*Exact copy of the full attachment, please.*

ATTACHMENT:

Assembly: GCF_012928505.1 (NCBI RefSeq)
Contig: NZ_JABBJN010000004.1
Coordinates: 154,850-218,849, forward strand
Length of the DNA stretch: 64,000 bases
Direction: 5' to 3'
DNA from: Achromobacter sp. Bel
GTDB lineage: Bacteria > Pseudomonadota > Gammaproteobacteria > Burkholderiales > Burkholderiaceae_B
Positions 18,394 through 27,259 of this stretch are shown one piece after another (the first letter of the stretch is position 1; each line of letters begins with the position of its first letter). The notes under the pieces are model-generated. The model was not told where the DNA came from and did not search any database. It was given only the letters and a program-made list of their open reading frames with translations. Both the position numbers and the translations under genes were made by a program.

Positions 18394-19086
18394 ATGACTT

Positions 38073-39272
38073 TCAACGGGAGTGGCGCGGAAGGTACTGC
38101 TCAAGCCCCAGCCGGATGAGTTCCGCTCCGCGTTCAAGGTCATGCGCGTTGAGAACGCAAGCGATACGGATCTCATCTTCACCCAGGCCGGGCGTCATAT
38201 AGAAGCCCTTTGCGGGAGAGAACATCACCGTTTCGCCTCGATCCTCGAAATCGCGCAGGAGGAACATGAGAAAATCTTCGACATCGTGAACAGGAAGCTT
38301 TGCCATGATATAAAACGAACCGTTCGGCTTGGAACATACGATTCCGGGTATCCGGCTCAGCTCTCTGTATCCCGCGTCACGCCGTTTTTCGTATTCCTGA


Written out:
Assembly: GCF_012928505.1 (NCBI RefSeq)
Contig: NZ_JABBJN010000004.1
Coordinates: 154,850-218,849, forward strand
Length of the DNA stretch: 64,000 bases
Direction: 5' to 3'
DNA from: Achromobacter sp. Bel
GTDB lineage: Bacteria > Pseudomonadota > Gammaproteobacteria > Burkholderiales > Burkholderiaceae_B
Positions 18,394 through 27,259 of this stretch are shown one piece after another (the first letter of the stretch is position 1; each line of letters begins with the position of its first letter). The notes under the pieces are model-generated. The model was not told where the DNA came from and did not search any database. It was given only the letters and a program-made list of their open reading frames with translations. Both the position numbers and the translations under genes were made by a program.

Positions 18394-19086
18394 ATGACTT

Positions 38073-39272
38073 TCAACGGGAGTGGCGCGGAAGGTACTGC
38101 TCAAGCCCCAGCCGGATGAGTTCCGCTCCGCGTTCAAGGTCATGCGCGTTGAGAACGCAAGCGATACGGATCTCATCTTCACCCAGGCCGGGCGTCATAT
38201 AGAAGCCCTTTGCGGGAGAGAACATCACCGTTTCGCCTCGATCCTCGAAATCGCGCAGGAGGAACATGAGAAAATCTTCGACATCGTGAACAGGAAGCTT
38301 TGCCATGATATAAAACGAACCGTTCGGCTTGGAACATACGATTCCGGGTATCCGGCTCAGCTCTCTGTATCCCGCGTCACGCCGTTTTTCGTATTCCTGA